The classroom of the school that Caitlin and Cameron Crumpler attend changes dramatically month to month. Once their classroom was a reindeer herders teepee. Another time it was a native chiefs hut in New Zealand. They studied in a hotel room that was entirely underwater and in another hotel room in Sweden made entirely of ice. One of their favorites was the fly-bridge of a trawler in Florida where they could look down on dolphins, rays, and manatees.
Caitlin, 13, and her brother Cameron, 10, go to a school that believes that travel is the best teacher, a home school started three years ago by their imaginative and courageous parents, Dennis and Maleah Crumpler of Atlanta. Caitlin and Cameron are the only students. “Trips arent designed around the curriculum; curriculum is designed around the trips,” said Maleah. While traveling, Caitlin and Cameron each keeps a journal and takes photographs. When they return, each writes and designs a magazine-style article about the trip on their computer.
In recent years, they’ve traveled and learned in Mexico, Lapland, New Zealand, Australia, China and the U.S. One of the more memorable trips for the Crumplers was to North Fort Myers, Florida where the Crumplers lived on a cruising trawler while they learned to operate and navigate the 40-footer on the Gulf Intracoastal Waterway and surrounding bays, rivers and anchorages. “I learned much while at Florida Sailing and Cruising School,” wrote Caitlin. “I can now turn a 40-foot boat on an axis. We learned all the signals to give other
“On the last day we saw two dolphins that swam by us and some incredible bat rays that hovered on the water,” said Cameron. “My sister and I slept on the bow of the boat and had a great time. My Mom and Dad slept in the stern of the boat. It was one of the best experiences of my life.”
The liveaboard boating course, P101 on the course list of Florida Sailing and Cruising School, was also a favorite for Maleah and Dennis Crumpler. “This was a trip my husband put together,” said Maleah. “Hes always loved boating and sailing. Before making the decision, the couple researched boating schools thoroughly. “Florida Sailing and Cruising School got the highest marks on our report card,” said Maleah. “Everybody talked about them very favorably.”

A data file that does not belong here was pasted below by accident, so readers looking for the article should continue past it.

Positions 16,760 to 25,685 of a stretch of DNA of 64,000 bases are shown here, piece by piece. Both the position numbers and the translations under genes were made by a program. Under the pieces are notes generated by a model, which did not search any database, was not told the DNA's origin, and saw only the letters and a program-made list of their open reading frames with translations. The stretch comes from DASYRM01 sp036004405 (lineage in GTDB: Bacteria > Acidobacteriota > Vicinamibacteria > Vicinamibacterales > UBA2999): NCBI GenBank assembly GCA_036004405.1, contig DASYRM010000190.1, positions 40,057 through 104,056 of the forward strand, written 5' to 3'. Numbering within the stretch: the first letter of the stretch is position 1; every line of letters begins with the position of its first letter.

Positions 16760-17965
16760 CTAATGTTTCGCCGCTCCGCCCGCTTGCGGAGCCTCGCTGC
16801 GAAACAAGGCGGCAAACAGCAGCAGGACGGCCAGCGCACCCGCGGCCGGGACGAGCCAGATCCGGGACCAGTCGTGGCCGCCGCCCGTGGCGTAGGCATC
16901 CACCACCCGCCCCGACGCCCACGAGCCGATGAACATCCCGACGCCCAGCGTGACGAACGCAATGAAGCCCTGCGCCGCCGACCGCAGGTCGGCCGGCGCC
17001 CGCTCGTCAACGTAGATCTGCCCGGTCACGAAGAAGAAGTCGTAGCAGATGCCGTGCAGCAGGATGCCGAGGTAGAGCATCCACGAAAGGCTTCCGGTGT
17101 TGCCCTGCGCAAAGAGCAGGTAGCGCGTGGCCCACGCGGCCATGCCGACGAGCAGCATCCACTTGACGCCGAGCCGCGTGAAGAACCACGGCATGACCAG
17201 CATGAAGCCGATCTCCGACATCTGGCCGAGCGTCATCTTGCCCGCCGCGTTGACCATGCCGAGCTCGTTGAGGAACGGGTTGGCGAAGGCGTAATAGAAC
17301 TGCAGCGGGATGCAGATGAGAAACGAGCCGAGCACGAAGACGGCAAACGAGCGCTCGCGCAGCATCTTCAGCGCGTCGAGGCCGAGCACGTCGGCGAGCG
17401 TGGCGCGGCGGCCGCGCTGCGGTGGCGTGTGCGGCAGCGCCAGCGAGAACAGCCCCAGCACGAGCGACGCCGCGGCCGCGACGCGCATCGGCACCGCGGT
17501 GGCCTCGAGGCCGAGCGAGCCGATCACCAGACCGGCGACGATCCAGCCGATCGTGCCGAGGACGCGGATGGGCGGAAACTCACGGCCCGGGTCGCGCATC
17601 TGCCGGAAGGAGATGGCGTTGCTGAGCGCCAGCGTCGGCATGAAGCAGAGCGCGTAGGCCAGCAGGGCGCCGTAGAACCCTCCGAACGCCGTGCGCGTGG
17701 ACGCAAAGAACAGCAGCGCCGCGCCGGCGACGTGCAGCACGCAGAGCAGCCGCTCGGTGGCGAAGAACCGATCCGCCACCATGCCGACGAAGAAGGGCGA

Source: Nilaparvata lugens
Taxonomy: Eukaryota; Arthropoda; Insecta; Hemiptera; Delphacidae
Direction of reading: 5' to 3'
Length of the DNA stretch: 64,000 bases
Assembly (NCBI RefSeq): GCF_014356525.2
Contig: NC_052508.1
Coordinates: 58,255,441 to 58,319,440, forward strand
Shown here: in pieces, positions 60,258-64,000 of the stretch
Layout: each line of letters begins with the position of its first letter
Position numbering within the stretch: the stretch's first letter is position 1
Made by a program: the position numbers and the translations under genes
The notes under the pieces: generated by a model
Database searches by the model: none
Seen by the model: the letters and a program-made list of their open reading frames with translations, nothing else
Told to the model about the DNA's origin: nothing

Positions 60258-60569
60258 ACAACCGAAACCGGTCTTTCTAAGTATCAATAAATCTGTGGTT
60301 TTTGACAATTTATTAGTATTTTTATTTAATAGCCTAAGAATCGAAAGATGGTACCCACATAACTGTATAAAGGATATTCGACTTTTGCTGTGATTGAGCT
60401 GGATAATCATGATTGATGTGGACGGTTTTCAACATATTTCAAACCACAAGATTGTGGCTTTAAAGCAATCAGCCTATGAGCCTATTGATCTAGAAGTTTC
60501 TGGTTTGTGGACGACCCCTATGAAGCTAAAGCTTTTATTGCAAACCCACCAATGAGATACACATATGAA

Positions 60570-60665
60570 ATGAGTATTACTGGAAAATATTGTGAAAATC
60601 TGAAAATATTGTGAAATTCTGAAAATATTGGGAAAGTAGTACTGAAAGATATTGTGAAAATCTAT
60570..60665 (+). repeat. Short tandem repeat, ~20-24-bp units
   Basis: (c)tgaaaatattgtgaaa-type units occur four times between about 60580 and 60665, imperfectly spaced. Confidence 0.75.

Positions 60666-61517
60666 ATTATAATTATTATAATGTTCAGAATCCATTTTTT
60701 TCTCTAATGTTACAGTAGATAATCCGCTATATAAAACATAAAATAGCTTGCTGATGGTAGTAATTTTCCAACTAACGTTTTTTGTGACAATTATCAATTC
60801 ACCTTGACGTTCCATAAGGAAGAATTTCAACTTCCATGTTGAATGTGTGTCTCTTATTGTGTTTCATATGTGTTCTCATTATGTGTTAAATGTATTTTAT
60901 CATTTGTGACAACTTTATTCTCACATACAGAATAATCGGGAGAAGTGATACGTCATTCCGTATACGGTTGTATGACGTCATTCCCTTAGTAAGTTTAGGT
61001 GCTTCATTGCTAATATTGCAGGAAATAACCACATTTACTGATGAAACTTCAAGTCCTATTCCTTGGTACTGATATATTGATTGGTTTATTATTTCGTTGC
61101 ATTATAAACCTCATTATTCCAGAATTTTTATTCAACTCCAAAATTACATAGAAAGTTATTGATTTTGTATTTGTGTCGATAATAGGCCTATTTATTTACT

Caitlin and Cameron are two of about 850,000 of the nations 50 million schoolchildren being taught at home rather than in traditional school buildings, according to the U.S. Education Department. Maleah credits the decision to home school Caitlin and Cameron to a fortuitous confluence of circumstances in the Crumplers lives.
“When Dennis sold his company we found ourselves with time that we had never had before,” said Maleah. “We discussed it and agreed that we could take Caitlin and Cameron out of school and teach them at home. Then we had an epiphany: Hey, we dont have to teach them at home. We can travel and teach them, too.”
Three years and many exotic trips later, the Crumplers are still traveling, still teaching, still learning. The Crumpler school curriculum is limited only by the pace of the students which is, Principal Maleah notes, pretty darn fast. Caitlin and Cameron are way beyond the average in math, science and other subjects including the family favorite, geography, which comes to life with the trips they take around the world.
The list of travel destinations on the Crumpler wish list is long. Near the top is another trip to Florida Sailing & Cruising School to live, learn and cruise aboard a deep-keeled sailing vessel.
Florida Sailing & Cruising School is a division of Southwest Florida Yachts, Inc., which operates one of the largest yacht charter fleets in Florida. For course descriptions and prices contact [email protected], (800) 262-7939 or (941) 656-1339, or write 3444 Marinatown Lane N.W., North Fort Myers, FL 33903. Website addresses are www.swfyachts.com and www.flsailandcruiseschool.com.